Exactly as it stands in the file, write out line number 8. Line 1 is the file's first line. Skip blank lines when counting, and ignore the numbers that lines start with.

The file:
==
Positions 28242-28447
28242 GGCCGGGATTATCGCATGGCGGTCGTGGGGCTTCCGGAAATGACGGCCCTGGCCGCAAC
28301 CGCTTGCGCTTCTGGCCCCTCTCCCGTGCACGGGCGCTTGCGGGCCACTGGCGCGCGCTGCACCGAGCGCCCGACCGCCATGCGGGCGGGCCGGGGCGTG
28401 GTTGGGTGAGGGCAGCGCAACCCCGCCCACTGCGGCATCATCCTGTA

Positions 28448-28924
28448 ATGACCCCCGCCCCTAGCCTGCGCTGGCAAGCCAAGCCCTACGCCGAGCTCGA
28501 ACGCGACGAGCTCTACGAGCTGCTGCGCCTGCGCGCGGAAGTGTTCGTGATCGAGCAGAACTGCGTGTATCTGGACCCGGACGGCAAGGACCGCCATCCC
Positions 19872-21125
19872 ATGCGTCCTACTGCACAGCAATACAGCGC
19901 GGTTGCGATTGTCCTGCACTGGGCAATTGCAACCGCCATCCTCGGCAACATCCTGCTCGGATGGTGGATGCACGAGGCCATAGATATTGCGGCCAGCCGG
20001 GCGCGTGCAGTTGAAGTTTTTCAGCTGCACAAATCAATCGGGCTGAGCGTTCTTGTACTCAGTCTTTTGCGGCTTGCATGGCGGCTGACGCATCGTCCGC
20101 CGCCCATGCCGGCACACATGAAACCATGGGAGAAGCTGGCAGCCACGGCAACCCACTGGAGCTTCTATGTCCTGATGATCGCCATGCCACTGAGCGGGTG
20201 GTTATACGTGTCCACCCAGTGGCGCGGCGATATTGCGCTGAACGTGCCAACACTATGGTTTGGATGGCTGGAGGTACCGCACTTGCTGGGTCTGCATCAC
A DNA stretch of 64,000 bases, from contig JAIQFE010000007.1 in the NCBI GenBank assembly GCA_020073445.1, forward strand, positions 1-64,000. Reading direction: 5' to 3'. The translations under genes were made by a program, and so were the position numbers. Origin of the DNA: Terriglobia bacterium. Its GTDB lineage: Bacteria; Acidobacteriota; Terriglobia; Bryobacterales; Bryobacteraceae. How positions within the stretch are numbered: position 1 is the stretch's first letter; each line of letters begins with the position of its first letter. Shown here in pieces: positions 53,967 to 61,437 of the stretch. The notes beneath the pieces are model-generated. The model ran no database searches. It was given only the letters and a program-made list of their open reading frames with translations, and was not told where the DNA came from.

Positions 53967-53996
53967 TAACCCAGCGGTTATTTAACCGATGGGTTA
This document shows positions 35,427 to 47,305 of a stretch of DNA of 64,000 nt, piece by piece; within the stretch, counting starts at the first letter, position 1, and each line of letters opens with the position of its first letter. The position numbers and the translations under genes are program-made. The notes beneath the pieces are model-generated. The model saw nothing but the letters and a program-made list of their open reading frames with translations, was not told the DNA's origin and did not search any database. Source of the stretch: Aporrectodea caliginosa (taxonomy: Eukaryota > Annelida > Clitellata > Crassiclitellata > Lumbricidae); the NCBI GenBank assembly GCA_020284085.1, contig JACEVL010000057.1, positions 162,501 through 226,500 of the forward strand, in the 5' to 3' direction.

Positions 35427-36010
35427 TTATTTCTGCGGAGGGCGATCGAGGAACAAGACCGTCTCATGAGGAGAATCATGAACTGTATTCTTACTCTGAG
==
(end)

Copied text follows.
Positions 19872-21125